Table 4 discusses the results of the multiple logistic regression analysis to identify patient-level, clinical, and system-level factors that were significantly associated with SO after adjusting for other factors. Quiz Ref IDPatient-level and clinical factors, such as young age, male sex, insurance type, primary clinical diagnosis, absence of preexisting conditions or comorbidities, and injury type were associated with high SO. The system factors, such as number of level I or II trauma centers in the region (>1) were significantly associated with SO (adjusted odds ratio, 1.98; 95% CI, 1.64-2.38; P < .001). The reason for choice of a destination facility by emergency medical services, specifically, choosing the closest facility (adjusted odds ratio, 1.65; 95% CI, 1.37-1.98; P < .001) and use of a field trauma triage protocol (adjusted odds ratio, 2.21; 95% CI, 1.70-2.87; P < .001), significantly increased the likelihood of SO. The area under the curve of the model was 0.89.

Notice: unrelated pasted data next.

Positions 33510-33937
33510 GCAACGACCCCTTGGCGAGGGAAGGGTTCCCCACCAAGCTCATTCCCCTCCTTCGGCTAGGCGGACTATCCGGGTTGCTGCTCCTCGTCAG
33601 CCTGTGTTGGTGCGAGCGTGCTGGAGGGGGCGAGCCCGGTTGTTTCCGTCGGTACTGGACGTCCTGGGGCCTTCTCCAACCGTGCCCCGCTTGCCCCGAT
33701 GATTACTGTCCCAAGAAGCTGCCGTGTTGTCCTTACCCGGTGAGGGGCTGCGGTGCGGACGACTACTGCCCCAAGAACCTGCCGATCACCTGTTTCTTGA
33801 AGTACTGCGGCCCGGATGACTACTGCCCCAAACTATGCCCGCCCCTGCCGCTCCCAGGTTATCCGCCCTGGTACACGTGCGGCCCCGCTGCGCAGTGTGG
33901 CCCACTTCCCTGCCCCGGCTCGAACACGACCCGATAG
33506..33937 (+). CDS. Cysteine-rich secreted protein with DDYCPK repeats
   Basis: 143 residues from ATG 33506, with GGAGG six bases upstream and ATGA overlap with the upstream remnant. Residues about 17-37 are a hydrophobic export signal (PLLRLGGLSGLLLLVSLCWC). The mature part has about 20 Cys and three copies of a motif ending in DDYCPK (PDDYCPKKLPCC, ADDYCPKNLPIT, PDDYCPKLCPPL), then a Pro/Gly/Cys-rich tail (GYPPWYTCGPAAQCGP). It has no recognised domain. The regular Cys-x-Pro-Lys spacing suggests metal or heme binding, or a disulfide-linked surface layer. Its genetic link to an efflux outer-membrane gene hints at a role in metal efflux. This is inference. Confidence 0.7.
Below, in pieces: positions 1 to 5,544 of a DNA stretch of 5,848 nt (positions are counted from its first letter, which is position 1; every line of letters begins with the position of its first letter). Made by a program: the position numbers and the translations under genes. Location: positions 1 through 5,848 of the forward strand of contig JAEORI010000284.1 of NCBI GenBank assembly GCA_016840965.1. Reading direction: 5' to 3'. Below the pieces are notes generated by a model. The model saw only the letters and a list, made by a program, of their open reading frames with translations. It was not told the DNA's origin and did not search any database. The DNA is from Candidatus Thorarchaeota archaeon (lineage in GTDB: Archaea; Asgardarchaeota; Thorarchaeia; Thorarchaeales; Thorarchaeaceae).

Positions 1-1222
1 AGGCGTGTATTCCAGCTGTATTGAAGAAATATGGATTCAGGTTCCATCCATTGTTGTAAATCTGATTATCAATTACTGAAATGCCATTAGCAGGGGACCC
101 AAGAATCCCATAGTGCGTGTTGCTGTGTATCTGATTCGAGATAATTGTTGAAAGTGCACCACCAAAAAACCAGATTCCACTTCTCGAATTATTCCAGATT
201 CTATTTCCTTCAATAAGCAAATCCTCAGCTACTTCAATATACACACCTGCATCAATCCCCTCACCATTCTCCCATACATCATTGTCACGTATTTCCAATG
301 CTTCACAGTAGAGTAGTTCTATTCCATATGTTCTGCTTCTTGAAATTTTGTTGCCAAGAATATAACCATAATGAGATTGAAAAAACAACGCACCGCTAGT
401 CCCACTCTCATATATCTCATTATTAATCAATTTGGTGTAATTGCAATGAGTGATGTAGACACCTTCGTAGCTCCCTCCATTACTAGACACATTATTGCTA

To our knowledge, this study is the first to assess if trauma system design, including distribution of trauma centers, is associated with SO. Secondary overtriage presents a resource-sensitive challenge to tertiary trauma centers and the overall trauma system in general. To improve use of resources, it is essential to reduce such errors; thus, many authors have studied SO and its association with the trauma system.4-8 Our work, however, suggests that trauma system design itself could contribute to such errors.